In the 105 years that have passed since Giacomo Puccini premiered a trio of one-act operas of love and loss comprising his triptych, companies have rarely shown the three together given the length of time needed. What is gained in practicalities, however, is lost in the way each piece of Il trittico enhances the others.
The gritty realism of Il tabarro (The Cloak) sees a wife trapped in a marriage she yearns to escape, which leads into the melancholy heartbreak of Suor Angelica (Sister Angelica) an outsider forced into a life for which she has no vocation, and then coming full circle with the farce and black humour of Gianni Schicchi, a dysfunctional family caught in the snare of a shameless conman.
Presenting all three operas in one evening as Puccini intended, is a suitably celebratory company premiere for the Scottish Opera’s 60th Anniversary season. To be in attendance of such a performance is pure magic.
World-renowned director, Sir David McVicar, works with designers Charles Edwards and Hannah Clark to create three separate worlds. THeir Glasgow-inspired takes on Puccini’s original settings are unified by secrets, passions, and lies. The boat and bridge in Il tabarro create amazingly dramatic angles, lit with atmospheric shadows. The cold church drained of colour in Suor Angelica signifies an oppressive atmosphere, while the messy and magnified bedroom of Gianni Schicchi heightens the comical nature of the final opera. The sets are as integral to the stories as the music itself, coming together in perfect unison to create a masterpiece that makes you feel like you are watching paintings come to life.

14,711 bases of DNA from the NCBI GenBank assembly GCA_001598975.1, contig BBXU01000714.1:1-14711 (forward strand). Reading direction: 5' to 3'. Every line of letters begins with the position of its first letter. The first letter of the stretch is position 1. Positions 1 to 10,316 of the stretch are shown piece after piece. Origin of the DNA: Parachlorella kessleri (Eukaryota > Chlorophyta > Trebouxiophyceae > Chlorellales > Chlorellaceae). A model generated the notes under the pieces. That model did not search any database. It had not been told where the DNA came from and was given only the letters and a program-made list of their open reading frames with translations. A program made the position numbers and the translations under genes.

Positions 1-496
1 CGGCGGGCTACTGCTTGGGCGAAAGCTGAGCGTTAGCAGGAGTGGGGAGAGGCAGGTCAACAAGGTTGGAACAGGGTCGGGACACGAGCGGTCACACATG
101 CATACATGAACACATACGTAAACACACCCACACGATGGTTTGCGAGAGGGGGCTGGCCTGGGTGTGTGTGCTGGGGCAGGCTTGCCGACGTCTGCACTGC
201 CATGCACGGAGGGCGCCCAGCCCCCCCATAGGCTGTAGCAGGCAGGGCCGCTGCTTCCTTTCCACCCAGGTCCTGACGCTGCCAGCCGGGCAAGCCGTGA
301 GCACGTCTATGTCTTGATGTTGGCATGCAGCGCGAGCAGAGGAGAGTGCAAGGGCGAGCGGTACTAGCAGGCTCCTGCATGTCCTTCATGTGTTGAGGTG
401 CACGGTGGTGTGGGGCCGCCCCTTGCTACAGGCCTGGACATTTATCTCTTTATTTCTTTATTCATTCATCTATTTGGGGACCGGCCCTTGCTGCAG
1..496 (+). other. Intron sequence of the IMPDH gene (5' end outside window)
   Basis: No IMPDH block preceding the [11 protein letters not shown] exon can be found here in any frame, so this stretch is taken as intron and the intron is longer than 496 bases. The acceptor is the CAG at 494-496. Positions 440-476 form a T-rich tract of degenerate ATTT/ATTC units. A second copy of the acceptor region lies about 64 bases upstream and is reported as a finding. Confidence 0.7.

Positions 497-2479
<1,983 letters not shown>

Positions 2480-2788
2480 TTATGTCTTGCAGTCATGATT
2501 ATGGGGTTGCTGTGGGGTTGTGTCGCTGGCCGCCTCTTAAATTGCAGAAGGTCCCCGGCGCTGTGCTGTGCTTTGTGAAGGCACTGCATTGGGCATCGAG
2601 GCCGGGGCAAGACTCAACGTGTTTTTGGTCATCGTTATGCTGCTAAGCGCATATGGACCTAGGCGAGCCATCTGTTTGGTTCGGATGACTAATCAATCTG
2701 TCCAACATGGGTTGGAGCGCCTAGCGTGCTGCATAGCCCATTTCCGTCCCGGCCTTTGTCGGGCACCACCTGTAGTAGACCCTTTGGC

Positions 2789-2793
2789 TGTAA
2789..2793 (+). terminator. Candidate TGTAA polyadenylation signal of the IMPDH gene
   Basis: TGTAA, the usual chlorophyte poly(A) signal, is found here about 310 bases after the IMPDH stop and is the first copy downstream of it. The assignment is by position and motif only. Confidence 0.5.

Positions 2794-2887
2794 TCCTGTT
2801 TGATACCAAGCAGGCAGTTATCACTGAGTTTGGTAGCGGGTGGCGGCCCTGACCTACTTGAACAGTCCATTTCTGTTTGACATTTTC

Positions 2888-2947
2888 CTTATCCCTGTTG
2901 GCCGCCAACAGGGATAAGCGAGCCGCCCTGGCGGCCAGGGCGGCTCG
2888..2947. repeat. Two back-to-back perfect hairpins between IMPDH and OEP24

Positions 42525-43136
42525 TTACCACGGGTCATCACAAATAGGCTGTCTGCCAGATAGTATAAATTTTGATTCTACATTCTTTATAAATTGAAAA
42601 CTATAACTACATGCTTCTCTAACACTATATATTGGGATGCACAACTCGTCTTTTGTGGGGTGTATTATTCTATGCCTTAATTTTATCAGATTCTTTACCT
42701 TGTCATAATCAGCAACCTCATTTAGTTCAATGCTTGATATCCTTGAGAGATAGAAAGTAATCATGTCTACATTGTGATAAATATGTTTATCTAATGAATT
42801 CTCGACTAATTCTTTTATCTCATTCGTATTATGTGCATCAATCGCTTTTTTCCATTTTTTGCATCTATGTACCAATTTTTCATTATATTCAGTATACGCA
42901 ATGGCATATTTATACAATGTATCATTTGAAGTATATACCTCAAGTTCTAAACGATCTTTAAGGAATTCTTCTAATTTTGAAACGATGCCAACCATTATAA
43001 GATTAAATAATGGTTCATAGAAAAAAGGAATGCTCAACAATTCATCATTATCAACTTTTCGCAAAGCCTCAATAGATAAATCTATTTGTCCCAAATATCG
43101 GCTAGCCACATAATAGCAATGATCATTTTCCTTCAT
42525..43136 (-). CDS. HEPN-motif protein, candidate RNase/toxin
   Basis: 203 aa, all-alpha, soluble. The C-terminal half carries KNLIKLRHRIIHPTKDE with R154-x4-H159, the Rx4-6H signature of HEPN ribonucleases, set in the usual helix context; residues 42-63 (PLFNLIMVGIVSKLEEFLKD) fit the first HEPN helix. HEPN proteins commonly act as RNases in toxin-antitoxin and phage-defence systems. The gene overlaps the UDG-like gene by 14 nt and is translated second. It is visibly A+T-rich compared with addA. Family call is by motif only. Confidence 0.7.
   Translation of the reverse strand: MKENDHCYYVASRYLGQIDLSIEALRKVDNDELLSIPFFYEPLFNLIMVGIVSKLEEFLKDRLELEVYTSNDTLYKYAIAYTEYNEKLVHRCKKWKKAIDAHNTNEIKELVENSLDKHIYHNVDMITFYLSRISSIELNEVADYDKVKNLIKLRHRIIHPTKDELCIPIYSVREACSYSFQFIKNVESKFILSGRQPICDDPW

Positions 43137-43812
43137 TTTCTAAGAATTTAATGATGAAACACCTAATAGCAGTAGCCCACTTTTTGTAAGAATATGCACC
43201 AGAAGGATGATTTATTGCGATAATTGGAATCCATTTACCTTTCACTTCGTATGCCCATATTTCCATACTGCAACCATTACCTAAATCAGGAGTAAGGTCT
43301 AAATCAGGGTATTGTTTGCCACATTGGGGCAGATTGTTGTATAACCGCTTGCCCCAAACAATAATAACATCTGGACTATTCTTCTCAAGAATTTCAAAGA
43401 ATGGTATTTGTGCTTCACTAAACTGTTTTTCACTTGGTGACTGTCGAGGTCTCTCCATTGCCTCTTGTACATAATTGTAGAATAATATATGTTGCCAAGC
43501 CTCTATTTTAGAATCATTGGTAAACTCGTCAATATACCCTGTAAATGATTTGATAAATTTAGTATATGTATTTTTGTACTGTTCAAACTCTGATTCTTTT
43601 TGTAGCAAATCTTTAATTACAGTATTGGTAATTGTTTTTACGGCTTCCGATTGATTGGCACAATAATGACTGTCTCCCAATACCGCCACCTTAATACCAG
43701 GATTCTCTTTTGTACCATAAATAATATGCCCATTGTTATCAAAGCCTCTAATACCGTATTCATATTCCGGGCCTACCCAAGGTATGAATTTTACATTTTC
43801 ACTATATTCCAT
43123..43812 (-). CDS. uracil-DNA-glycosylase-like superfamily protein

Leading Puccini’s magnificent scores are the company’s Music Director, Stuart Stratford, and longstanding Head of Music, Derek Clark. Together they conduct a world-class ensemble cast that features Roland Wood (Michele and Gianni) alongside Sunyoung Seo (Georgetta and Sister Angelica). Seo plays both emotionally demanding roles beautifully, and makes her Scottish Opera debut alongside Viktor Antipenko (Luigi) – the couple shining together as the secret lovers. Another standout isFrancesca Chiejina (Lauretta) who gives a powerful rendition of the famous O mio babbino caro.
Il trittico is a rare opera event like no other that demands the attention Puccini believed they each deserved to highlight the range of his musical skill, the symmetry of the dramas, and the truth of each opera’s characters. Puccini’s scores each boast their own vivid sound and world, yet all three fit together into a truly satisfying whole.
Though this may be an intense first foray to any newcomer to opera, it also gives a taste of the range of genres the format can portray. Opera can sometimes be written off as a elitist art form, but upon viewing Il trittico in its entirety – highlighting the struggles of women, lovers, and families from various backgrounds – it is easy to see that the opposite is true and that opera is to be enjoyed by all.